My colleague Scott Dodson has built himself a prominent place in American jurisdiction law, in a series of articles on personal jurisdiction and subject–matter jurisdiction. He’s also been carving out a niche in comparative civil procedure. In “Personal Jurisdiction in Comparative Context,” forthcoming in the refereed American Journal of Comparative Law, Professor Dodson combines his jurisdictional and comparative focuses to provide an important analysis of shifting American jurisdictional doctrine that fits it into the personal jurisdiction rules of the rest of the world.
One starting point for those considering jurisdiction doctrine in comparative context is recognizing how exceptional the internal features of U.S. civil litigation appear from the non-U.S. perspective. Here’s a list of features an American lawyer would regard as standard that would likely startle lawyers from elsewhere: Pleading requirements (often “notice pleading”) are usually not demanding; broad (and expensive) discovery is normal; there is a right to jury trial, and, in jury cases, judges cannot take their own views into account to decide cases based on who has stronger evidence; juries are often permitted to make very substantial damages awards for pain and suffering and sometimes to award punitive damages; and cases in state courts are likely to be before local judges who hold their jobs by election and may be beholden to their constituents.
Not surprisingly, non-U.S. defendants fear the American system. As a British judge put it nearly 40 years ago, “As a moth is drawn to the light, so is a litigant drawn to the United States. If he can only get his case into their courts, he stands to win a fortune. . . . The plaintiff holds all the cards.” Equally unsurprisingly, the American rules on personal jurisdiction are very important to non-U.S. litigants, for if they can escape suit in the U.S. on jurisdictional grounds, none the fearsome features of U.S. litigation matter.
But until recently, personal jurisdiction limits in U.S. courts usually were pretty lax. Though the Supreme Court has on occasion recognized that litigating in another country’s judicial system was a considerable burden, the conventional attitude was that any defendant that “did business” in a state could be sued there, and if it did a considerable amount of business, it could be sued there on almost any claim, even if the plaintiff was not from that state and the claim had no particular connection to the state. The court could determine that allowing jurisdiction was not “reasonable,” but particularly if the plaintiff were local, the local elected judges might resist that conclusion.
In the last decade, that situation has changed markedly, and Professor Dodson very thoroughly presents that change. First, the Supreme Court has essentially limited the “doing business” idea for jurisdiction (now called “general jurisdiction”) to states in which corporate defendants were incorporated or have their headquarters. That essentially makes this ground for American jurisdiction unavailable for suits against non-U.S. companies. It also means that American jurisdictional doctrine now closely resembles the jurisdictional rules of the rest of the world.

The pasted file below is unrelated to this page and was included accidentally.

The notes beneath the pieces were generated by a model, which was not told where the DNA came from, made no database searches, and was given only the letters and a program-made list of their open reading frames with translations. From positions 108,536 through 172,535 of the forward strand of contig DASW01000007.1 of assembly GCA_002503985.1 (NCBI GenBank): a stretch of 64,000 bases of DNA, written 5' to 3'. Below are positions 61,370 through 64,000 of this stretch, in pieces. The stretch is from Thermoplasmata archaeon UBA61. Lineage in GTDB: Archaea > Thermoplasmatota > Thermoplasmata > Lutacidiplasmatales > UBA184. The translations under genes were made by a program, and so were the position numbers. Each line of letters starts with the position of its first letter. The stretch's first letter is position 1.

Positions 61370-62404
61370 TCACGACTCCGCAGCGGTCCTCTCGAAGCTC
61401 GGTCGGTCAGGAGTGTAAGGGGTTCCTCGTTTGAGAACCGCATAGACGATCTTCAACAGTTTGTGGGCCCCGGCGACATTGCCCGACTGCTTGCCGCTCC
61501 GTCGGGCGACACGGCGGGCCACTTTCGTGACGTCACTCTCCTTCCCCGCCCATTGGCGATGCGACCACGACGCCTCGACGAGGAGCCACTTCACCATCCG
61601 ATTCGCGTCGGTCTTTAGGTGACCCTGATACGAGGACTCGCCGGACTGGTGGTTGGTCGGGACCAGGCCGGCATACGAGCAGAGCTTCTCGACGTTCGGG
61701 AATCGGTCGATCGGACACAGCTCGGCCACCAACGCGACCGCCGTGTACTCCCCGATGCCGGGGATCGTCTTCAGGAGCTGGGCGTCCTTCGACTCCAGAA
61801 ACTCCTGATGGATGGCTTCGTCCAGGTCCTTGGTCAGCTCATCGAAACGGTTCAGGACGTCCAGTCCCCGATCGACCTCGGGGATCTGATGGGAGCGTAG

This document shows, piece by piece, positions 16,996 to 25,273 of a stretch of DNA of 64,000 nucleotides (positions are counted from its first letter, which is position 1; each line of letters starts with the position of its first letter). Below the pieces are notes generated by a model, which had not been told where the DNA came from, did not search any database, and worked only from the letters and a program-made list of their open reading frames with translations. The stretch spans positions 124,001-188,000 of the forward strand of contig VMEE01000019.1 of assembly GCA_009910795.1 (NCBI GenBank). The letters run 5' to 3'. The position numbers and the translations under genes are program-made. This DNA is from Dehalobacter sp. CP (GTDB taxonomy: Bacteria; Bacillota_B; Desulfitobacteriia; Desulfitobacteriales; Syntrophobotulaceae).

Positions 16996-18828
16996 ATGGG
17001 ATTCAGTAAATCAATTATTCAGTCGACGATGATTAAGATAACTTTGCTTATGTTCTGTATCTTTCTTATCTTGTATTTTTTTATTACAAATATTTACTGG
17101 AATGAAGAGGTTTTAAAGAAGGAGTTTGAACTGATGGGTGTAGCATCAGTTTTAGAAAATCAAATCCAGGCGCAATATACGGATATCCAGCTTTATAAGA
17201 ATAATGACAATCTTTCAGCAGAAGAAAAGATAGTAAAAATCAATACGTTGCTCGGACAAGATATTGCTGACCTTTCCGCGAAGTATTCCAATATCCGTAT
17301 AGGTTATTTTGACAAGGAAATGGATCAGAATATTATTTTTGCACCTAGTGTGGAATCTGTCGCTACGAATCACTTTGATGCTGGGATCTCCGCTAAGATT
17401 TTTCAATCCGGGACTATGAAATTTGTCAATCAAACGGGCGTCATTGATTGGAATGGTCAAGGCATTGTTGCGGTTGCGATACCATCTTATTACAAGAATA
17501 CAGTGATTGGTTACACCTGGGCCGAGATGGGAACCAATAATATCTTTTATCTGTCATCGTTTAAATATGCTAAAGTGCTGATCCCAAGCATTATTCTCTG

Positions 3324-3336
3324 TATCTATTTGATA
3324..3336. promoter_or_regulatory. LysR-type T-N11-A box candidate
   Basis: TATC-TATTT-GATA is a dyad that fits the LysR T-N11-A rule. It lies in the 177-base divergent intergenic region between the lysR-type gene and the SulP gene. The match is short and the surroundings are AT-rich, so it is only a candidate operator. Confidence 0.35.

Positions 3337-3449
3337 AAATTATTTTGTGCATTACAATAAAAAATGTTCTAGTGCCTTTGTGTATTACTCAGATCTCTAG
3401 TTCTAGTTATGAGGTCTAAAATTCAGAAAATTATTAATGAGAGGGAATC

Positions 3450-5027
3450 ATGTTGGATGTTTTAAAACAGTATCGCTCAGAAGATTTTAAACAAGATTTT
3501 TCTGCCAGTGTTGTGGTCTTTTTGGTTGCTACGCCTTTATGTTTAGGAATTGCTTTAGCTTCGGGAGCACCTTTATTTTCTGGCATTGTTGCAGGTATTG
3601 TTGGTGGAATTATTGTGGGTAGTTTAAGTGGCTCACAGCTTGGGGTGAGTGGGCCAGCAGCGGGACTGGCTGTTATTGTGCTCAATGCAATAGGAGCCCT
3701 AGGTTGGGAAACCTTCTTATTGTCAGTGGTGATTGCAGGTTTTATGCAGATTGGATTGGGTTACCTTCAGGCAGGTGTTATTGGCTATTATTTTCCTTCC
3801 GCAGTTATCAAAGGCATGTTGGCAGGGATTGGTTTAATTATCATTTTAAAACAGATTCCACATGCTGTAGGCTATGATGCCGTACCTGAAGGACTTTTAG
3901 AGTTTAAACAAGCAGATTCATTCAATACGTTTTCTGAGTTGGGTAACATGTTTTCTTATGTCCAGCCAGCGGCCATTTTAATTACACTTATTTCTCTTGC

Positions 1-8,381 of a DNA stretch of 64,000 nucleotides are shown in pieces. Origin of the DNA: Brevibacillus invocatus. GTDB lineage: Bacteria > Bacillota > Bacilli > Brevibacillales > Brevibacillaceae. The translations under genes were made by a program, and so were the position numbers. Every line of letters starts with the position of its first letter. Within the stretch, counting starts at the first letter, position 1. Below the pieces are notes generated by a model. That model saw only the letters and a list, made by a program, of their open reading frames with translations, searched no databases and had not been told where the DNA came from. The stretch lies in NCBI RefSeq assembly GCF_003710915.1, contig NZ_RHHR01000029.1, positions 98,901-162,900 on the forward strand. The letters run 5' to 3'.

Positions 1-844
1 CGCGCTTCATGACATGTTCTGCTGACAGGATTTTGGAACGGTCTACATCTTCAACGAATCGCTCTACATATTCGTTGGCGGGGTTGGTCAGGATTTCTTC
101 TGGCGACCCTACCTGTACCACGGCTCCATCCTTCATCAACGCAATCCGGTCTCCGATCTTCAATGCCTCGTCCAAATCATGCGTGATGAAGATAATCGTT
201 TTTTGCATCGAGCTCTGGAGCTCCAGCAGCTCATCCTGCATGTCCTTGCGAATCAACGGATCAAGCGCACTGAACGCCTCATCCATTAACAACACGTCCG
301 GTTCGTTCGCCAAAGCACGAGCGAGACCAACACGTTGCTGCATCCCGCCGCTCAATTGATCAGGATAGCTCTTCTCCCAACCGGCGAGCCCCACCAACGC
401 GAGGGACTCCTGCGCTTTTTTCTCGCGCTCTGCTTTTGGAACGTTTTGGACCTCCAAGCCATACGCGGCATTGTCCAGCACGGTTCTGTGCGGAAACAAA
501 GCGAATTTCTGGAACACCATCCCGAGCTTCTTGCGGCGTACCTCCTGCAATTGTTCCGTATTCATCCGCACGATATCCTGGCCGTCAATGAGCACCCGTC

The alternative to general jurisdiction is “specific jurisdiction,” which emphasizes the defendant’s decision to do business in the state (called “purposeful availment”). In at least one case, that meant a U.S. plaintiff injured in New Jersey could not sue a U.K. manufacturer in New Jersey when he was seriously injured on the job by a huge machine manufactured by the U.K. company. The company had marketed in the U.S., but had not specifically targeted the plaintiff’s state. Beyond that, in 2017, the Court also ruled that, even if a nonresident defendant can be sued in a given state by some local plaintiffs, other plaintiffs with similar claims but from other states could not join that suit unless their claims had a connection to the forum state, which Professor Dodson calls “pendent jurisdiction.”
The striking result of these recent jurisdictional trends is that non-U.S. jurisdictional rules may often be more plaintiff-friendly than is true of current doctrine in the U.S. Jurisdictional doctrine abroad does not turn on “purposeful availment,” and pendent jurisdiction is often possible abroad. Put differently, the internal rules of U.S. courts remain exceptionally plaintiff-friendly, but the American jurisdictional rules that control plaintiffs’ access to American courts are often more protective of defendants than non-U.S. jurisdictional rules.
American jurisdictional law remains divergent from most of the rest of the world in important ways, however. As Professor Dodson notes, “in other contexts, American personal jurisdiction remains stubbornly exceptional.” Probably the prime illustration of that is transient “tag” jurisdiction, another American practice that the rest of the world cannot accept. In addition, the willingness of American courts to enforce “choice of court” provisions in contracts without regard to whether there was true bargaining power (as in routine consumer transactions) diverges from the legal rules elsewhere.
So the challenges of American jurisdictional exceptionalism will not soon go away, but some of them have abated. Professor Dodson’s article will provide valuable guidance for years to come.